Bottom Line: However, in the clinical reality, large variations exist in the survival of patients concerning both glioblastomas and low-grade gliomas.Interestingly, we also found patterns in both tumor and serum with individual metabolite features that were both elevated and decreased in patients that lived long after being diagnosed with glioblastoma compared to those who died shortly after diagnosis (p(tum)(o)(r) = 0.006, p(serum) = 0.004; AUROCC(tumor) = 0.846 (0.647-1.000), AUROCC(serum) = 0.958 (0.870-1.000)).Metabolic patterns could also distinguish long and short survival in patients diagnosed with oligodendroglioma (p(tumor) = 0.01, p(serum) = 0.001; AUROCC(tumor) = 1 (1.000-1.000), AUROCC(serum) = 1 (1.000-1.000)).

View Article: PubMed Central - PubMed

Affiliation: Department of Chemistry, Umeå University, SE 901 87 Umeå, Sweden. lina.moren@umu.se.

ABSTRACT
Glioma grading and classification, today based on histological features, is not always easy to interpret and diagnosis partly relies on the personal experience of the neuropathologists. The most important feature of the classification is the aimed correlation between tumor grade and prognosis. However, in the clinical reality, large variations exist in the survival of patients concerning both glioblastomas and low-grade gliomas. Thus, there is a need for biomarkers for a more reliable classification of glioma tumors as well as for prognosis. We analyzed relative metabolite concentrations in serum samples from 96 fasting glioma patients and 81 corresponding tumor samples with different diagnosis (glioblastoma, oligodendroglioma) and grade (World Health Organization (WHO) grade II, III and IV) using gas chromatography-time of flight mass spectrometry (GC-TOFMS). The acquired data was analyzed and evaluated by pattern recognition based on chemometric bioinformatics tools. We detected feature patterns in the metabolomics data in both tumor and serum that distinguished glioblastomas from oligodendrogliomas (p(tumor) = 2.46 × 10(-8), p(serum) = 1.3 × 10(-5)) and oligodendroglioma grade II from oligodendroglioma grade III (p(tumor) = 0.01, p(serum) = 0.0008). Interestingly, we also found patterns in both tumor and serum with individual metabolite features that were both elevated and decreased in patients that lived long after being diagnosed with glioblastoma compared to those who died shortly after diagnosis (p(tum)(o)(r) = 0.006, p(serum) = 0.004; AUROCC(tumor) = 0.846 (0.647-1.000), AUROCC(serum) = 0.958 (0.870-1.000)). Metabolic patterns could also distinguish long and short survival in patients diagnosed with oligodendroglioma (p(tumor) = 0.01, p(serum) = 0.001; AUROCC(tumor) = 1 (1.000-1.000), AUROCC(serum) = 1 (1.000-1.000)). In summary, we found different metabolic feature patterns in tumor tissue and serum for glioma diagnosis, grade and survival, which indicates that, following further verification, metabolomic profiling of glioma tissue as well as serum may be a valuable tool in the search for latent biomarkers for future characterization of malignant glioma.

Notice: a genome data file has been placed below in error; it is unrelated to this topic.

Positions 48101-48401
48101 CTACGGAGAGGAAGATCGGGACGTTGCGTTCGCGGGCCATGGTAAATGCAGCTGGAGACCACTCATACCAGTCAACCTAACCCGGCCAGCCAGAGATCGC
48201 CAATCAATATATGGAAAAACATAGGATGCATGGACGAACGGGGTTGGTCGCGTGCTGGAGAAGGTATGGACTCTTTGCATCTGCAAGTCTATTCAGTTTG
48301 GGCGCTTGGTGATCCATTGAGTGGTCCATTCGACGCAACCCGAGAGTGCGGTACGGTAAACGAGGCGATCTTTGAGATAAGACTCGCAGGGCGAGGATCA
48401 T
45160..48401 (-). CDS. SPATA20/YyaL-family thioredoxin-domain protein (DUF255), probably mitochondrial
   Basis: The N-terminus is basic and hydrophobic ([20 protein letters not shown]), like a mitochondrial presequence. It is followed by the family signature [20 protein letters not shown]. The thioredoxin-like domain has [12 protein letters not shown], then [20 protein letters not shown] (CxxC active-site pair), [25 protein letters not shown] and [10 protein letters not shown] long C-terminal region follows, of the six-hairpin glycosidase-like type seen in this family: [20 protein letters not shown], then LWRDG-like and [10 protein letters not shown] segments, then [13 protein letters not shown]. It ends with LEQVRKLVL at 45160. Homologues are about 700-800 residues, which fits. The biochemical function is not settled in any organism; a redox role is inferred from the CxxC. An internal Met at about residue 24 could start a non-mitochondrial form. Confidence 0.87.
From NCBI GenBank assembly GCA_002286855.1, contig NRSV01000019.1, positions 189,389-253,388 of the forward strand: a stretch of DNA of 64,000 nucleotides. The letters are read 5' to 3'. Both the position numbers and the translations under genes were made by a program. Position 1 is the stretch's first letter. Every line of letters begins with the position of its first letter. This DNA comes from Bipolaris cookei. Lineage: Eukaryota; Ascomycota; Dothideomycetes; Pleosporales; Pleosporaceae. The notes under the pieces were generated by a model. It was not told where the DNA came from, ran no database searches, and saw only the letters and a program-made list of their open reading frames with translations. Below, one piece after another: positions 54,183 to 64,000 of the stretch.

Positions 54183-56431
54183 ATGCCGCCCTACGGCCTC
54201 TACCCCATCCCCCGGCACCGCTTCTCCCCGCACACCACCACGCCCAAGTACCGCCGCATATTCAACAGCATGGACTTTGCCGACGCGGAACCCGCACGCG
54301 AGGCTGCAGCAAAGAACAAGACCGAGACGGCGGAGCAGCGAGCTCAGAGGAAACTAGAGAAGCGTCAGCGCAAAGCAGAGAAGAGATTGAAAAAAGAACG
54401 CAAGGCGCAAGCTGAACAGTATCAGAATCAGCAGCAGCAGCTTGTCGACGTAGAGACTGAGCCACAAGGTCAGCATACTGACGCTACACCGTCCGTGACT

No MeSH data available.


Related in: MedlinePlus